• [0185]
    As described in one or more of the commonly-assigned patent applications referenced herein, the results thus created (i.e., results similar to those shown in the table of FIG. 9A) may, in at least some embodiments or applications, be returned to the user's device for manual editing or re-recording as desired. However, in at least some cases, the results may be improved through the use of the metadata supplied with the recorded utterance 36. More particularly, at step 815, each possible result for one or more fragment in the utterance 36 is compared to at least a portion of the metadata to determine if there is a statistically significant match. For metadata of the type described previously, the possible results may thus be compared to Caller ID data, Recipient ID data, address book data, and the like. It will be appreciated that the comparison may be done sequentially or in parallel. If at step 820 a statistically significant match is found, then at step 825, if the possible result for which the match is found is not already in the final output, such possible result is promoted to the final output.
  • [0186]
    In the exemplary utterance 36 set forth above, this comparison may take place as follows. First, the word “hello” and all its n-best list results are compared against the Caller ID/Recipient ID/address book data. Because the word “hello” is not the type of data found typically found in a Caller ID, Recipient ID or address book, it is unlikely that a statistically significant match will be found in the metadata and thus the result originally returned for this utterance fragment will likely remain unchanged. On the other hand, when the word “hairy” and all its n-best list results are compared against the Caller ID/Recipient ID/address book data, a match may be found, for example, with the Recipient ID (such as when the name of the user of the recipient device 14 is “Harry”), in which case the matched possible result in the n-best list is promoted to the top of the list. In other words, if the Recipient ID includes the name “Harry,” then the originally-proposed output “hairy” is replaced with the word or name “Harry” from the Recipient ID. Continuing through the originally-proposed transcription that was produced at step 810, the words “this,” “just,” “wanted,” and the like remain unchanged, but comparisons of the words “gym” and “burgher” may find matches in Caller ID data (such as when the name of the user of the calling device 12 is “Jim Berger”), and thus the originally-proposed outputs “gym” and “burgher” are replaced with the words or names “Jim” and “Berger,” respectively, from the Caller ID data. Proper results for all proper nouns in the original output have now been provided using this method and the transcribed sentence would now read:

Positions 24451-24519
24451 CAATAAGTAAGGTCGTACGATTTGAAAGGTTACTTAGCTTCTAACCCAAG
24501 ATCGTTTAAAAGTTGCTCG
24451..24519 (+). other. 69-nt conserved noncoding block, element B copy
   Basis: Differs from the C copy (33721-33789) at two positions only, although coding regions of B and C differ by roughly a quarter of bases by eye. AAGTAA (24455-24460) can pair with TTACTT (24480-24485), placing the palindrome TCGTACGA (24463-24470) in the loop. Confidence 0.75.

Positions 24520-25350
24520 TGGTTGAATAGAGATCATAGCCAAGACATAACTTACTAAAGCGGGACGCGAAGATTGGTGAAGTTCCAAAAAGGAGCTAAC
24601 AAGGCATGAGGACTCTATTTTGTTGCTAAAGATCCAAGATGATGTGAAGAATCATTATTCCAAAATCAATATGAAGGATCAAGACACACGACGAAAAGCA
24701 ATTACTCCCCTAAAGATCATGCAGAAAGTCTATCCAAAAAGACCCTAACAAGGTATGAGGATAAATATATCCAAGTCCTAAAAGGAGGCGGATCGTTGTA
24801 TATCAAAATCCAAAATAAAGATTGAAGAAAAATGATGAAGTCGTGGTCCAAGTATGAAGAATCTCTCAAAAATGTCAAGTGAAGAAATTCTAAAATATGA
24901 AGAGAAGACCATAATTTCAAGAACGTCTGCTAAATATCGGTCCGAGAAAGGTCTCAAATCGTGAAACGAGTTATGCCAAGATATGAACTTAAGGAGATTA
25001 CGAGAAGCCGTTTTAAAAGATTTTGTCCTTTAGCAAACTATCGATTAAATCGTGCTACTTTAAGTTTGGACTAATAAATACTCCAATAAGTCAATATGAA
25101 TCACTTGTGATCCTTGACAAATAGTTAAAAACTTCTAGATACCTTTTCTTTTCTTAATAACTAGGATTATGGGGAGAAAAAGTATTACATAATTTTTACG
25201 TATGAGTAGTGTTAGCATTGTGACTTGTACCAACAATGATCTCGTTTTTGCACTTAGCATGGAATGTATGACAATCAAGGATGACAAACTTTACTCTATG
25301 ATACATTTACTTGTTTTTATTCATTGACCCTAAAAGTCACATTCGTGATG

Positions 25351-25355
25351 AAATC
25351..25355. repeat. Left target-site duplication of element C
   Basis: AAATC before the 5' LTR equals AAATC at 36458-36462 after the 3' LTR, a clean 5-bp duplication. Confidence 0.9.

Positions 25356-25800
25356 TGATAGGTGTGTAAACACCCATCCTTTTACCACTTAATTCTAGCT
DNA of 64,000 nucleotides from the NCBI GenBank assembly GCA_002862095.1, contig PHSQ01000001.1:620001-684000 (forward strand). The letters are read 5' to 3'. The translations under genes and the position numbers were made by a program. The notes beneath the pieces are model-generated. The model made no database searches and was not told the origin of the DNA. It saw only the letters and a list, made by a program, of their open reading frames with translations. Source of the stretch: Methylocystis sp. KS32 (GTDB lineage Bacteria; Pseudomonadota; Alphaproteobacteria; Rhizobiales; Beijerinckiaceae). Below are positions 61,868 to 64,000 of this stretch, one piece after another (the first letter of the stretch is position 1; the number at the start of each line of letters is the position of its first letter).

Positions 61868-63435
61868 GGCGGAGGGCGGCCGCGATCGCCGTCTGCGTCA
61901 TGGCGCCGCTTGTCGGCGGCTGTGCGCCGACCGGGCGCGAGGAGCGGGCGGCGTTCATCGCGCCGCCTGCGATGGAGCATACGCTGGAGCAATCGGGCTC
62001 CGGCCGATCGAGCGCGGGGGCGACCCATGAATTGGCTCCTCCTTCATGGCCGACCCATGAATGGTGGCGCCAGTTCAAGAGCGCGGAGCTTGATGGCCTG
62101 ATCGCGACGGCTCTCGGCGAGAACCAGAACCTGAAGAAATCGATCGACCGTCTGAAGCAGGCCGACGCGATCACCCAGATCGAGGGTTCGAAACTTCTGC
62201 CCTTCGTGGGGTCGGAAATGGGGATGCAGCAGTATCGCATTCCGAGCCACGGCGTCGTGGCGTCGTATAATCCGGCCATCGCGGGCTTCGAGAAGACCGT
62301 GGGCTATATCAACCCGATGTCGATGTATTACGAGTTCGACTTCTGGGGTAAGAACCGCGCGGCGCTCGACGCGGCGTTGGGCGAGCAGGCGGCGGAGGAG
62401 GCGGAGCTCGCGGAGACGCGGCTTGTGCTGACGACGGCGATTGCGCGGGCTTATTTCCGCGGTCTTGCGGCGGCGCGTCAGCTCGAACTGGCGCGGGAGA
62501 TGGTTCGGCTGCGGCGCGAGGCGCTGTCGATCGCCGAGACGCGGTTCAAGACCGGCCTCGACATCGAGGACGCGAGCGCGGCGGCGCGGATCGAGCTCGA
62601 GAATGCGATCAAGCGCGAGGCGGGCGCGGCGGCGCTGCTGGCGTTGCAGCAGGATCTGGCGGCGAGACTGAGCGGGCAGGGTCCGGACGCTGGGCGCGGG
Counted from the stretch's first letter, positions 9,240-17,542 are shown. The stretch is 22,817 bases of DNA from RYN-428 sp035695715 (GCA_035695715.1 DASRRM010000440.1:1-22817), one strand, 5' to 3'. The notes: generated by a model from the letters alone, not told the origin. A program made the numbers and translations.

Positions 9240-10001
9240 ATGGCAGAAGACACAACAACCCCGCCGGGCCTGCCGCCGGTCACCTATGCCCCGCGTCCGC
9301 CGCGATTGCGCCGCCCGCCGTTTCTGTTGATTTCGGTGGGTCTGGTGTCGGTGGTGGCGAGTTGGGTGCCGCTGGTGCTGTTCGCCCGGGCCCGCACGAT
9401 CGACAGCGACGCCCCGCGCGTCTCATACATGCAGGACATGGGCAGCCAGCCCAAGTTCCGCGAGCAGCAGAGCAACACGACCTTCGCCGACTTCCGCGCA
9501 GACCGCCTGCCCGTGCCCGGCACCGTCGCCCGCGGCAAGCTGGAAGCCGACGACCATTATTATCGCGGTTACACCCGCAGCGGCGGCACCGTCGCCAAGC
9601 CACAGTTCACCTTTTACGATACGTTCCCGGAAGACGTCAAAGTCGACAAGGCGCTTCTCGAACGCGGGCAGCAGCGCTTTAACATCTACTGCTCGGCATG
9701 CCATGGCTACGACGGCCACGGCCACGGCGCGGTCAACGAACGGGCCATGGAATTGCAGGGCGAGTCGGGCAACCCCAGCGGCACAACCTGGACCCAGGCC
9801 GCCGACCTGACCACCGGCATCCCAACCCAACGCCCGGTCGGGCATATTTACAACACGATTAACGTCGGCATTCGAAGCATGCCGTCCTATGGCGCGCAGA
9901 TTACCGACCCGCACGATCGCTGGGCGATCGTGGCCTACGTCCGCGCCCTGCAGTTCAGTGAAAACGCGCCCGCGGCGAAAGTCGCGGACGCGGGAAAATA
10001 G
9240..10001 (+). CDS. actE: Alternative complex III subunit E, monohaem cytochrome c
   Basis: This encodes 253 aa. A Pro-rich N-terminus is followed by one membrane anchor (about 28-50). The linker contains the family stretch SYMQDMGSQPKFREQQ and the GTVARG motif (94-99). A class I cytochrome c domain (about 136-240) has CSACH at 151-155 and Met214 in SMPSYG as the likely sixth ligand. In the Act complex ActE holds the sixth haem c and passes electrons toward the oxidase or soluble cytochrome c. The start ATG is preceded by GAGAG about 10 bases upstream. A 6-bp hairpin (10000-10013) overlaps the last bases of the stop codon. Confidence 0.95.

• “Hello Harry, this is Jim Berger, just wanted to let you know we are on for Tuesday. Please call me back at seven ero for five five five hun to hun to when you get a chance.”
  • [0188]
    Similar techniques may also be combined with other filtering and processing techniques to achieve still further-improved results. For example, as described in the aforementioned U.S. patent application Ser. No. 12/198,112, possible results in the n-best list that are words representing particular numbers, or words that are homophones of words representing particular numbers, may be processed by a “Digit Filter” that substitutes Arabic numerals for those words. The use of such a filter is illustrated in FIG. 8B at step 827. When each fragment in a sequence of utterance fragments may be replaced by an Arabic numeral, the corresponding sequence of Arabic numerals may be compared at step 830 to the metadata as described previously. If at step 835 a match is found, then at step 840 the entire sequence of utterance fragments is replaced with the sequence of Arabic numerals from the metadata.
  • [0189]
    For example, FIG. 9B is a table listing various possible transcription results for each of several fragments or portions of the exemplary utterance 36 set forth above. After producing these results, the ASR engine or post-transcription filter may determine that alternative possible results for the word sequence “seven ero for five five five hun to hun to” includes the Arabic numeral sequence “7 0 4 5 5 5 1 2 1 2.” Further, a comparison of this Arabic numeral sequence to the Caller ID data identifies a match to the telephone number of the calling device. Thus, the originally-proposed output “seven ero for five five five hun to hun to” is replaced with the Arabic numeral sequence “7 0 4 5 5 5 1 2 1 2” from the Caller ID data.